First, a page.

Solstice Wall – First Look at the Rays on the Wall

January 10, 2024

By: Lee LeFever

I write books and run a company called Common Craft. I recently moved from Seattle to a rural island. Here, I write about online business, book publishing, modern home construction, and occasionally, dumb jokes.

This article was published as an issue of my newsletter Ready for Rain

A quick review…

We started the project when we noticed the shadow being cast on the wall of our living room. Over each evening in the summer, it moved up the wall.

solstive wall shadow line

On the summer solstice of 2021, we marked the shadow’s location in 15-minute increments using thumbtacks.

solstice wall 15 minute increments

These lines created coordinates for the shadow’s location over a single evening: the summer solstice.

solstice wall lines

With these lines documented, we could think about using them to create an art installation on the wall. This set off months of debate and experiments about design, materials, etc. We decided that the lines, or “rays” needed to be three-dimensional and held off the wall. This made the project more complicated but could create a unique look. I built multiple proof-of-concept models.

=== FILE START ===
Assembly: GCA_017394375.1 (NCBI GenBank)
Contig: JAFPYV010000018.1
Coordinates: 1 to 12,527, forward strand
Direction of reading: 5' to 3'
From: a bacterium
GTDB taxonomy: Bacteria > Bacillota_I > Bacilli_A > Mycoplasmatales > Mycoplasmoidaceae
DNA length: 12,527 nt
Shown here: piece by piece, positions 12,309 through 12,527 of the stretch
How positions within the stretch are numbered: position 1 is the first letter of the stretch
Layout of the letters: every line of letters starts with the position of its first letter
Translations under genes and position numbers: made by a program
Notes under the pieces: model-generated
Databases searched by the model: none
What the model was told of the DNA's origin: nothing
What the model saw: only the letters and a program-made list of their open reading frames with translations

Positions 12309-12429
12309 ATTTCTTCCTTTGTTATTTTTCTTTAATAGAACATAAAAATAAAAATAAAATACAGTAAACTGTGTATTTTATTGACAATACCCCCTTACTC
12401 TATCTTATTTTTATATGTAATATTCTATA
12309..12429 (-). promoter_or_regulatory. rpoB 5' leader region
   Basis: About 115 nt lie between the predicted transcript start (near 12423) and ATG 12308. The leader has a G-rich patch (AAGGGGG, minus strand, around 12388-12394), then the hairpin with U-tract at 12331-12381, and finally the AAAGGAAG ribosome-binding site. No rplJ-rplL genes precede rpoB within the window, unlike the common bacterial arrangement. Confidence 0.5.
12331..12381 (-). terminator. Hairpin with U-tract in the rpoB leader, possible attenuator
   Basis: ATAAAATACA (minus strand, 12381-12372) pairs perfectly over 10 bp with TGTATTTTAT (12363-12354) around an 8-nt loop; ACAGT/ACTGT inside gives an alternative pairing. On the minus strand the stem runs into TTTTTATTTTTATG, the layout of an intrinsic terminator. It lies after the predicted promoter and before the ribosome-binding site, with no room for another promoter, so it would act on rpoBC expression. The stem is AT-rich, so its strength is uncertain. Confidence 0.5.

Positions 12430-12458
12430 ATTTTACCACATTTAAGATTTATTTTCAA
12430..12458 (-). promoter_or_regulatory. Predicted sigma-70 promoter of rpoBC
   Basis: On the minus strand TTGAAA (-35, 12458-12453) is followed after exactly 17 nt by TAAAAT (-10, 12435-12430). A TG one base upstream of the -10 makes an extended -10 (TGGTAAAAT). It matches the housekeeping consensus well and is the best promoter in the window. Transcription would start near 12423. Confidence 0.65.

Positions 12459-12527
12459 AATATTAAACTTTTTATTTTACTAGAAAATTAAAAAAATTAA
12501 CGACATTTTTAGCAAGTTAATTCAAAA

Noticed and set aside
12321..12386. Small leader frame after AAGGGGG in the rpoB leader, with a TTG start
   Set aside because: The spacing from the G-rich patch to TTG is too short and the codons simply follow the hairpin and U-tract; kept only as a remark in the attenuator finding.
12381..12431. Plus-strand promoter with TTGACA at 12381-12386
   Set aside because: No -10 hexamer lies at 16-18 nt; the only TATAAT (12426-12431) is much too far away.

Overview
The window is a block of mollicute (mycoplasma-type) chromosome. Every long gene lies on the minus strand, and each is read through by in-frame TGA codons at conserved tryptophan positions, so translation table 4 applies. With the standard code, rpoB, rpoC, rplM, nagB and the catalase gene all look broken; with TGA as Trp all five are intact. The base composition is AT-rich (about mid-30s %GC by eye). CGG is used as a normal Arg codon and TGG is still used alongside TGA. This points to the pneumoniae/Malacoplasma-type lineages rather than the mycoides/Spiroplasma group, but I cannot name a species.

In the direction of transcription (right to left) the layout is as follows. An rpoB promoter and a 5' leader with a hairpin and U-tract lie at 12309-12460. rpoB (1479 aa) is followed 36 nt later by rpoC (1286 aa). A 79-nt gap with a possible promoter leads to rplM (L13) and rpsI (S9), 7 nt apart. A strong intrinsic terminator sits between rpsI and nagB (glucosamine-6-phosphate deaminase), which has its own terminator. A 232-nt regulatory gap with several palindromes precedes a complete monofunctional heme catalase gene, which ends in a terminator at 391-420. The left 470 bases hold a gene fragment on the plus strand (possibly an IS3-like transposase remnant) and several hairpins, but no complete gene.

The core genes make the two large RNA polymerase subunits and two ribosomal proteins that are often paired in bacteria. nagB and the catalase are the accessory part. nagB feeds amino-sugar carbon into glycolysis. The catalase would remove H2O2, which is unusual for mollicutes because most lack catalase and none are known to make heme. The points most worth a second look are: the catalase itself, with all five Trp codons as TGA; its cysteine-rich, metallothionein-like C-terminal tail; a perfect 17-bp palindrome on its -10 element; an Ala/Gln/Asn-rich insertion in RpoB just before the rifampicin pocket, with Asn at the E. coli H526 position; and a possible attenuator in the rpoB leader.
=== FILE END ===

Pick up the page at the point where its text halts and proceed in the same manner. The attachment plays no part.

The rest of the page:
We decided to mount the installation on plywood panels and create the installation on the floor of our garage.

These panels on the floor became our canvas and I got to work documenting the shadow lines with chalk and tape.

Over time, these lines represented the final design in two dimensions. Just recently, the lines were used as guides producing the rays in the form of strips of Baltic birch plywood.

I recently planned, documented, labeled, and cut each ray to a rough length and placed them on the panels. It was the first I experienced an early version of the three-dimensional final product.

A lot of work remains, but it’s so exciting to see the vision of the project come to life.

Here’s a short time lapse video of the process:

I’m sharing this process on social media. Follow along!


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